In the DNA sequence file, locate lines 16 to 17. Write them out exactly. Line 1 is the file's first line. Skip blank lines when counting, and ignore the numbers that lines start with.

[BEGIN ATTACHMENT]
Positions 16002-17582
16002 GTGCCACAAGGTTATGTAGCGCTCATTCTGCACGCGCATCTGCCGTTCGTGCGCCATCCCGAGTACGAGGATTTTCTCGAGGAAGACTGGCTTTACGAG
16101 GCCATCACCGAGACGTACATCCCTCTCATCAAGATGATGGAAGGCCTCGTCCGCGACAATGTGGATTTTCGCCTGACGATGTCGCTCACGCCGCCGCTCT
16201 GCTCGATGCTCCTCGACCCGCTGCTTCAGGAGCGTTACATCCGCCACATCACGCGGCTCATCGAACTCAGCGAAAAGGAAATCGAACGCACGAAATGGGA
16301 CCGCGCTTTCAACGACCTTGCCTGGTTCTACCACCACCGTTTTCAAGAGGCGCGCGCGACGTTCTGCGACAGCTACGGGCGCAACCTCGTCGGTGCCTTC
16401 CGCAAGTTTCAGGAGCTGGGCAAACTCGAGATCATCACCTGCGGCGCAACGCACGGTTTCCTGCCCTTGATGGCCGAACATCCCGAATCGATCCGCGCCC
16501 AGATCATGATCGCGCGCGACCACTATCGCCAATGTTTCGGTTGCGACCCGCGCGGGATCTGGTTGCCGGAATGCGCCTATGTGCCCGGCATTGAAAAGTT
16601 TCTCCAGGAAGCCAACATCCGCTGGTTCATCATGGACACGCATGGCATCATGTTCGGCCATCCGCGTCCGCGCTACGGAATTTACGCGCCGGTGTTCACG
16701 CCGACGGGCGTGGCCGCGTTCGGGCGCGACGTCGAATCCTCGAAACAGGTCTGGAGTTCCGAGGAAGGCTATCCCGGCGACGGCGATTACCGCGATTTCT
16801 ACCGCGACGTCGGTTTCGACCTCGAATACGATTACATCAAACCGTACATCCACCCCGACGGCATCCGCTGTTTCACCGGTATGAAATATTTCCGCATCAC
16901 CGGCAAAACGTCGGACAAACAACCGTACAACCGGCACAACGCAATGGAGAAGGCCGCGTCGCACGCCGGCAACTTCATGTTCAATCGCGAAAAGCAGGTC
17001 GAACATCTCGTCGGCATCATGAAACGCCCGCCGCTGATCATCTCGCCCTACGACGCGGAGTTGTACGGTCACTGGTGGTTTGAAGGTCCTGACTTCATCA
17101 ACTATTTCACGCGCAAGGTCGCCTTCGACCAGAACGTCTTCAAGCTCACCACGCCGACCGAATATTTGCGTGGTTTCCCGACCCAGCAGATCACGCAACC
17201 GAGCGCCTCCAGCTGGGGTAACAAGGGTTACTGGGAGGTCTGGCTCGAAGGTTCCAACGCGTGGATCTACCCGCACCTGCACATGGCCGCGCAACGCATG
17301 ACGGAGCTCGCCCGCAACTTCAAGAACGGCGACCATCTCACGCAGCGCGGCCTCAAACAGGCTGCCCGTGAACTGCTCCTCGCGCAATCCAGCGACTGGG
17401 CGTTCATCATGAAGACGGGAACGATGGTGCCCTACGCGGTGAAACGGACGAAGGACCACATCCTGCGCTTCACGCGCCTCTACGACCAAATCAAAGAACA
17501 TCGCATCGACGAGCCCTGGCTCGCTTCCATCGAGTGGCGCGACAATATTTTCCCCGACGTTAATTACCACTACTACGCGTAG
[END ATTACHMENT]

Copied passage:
17401 CGTTCATCATGAAGACGGGAACGATGGTGCCCTACGCGGTGAAACGGACGAAGGACCACATCCTGCGCTTCACGCGCCTCTACGACCAAATCAAAGAACA
17501 TCGCATCGACGAGCCCTGGCTCGCTTCCATCGAGTGGCGCGACAATATTTTCCCCGACGTTAATTACCACTACTACGCGTAG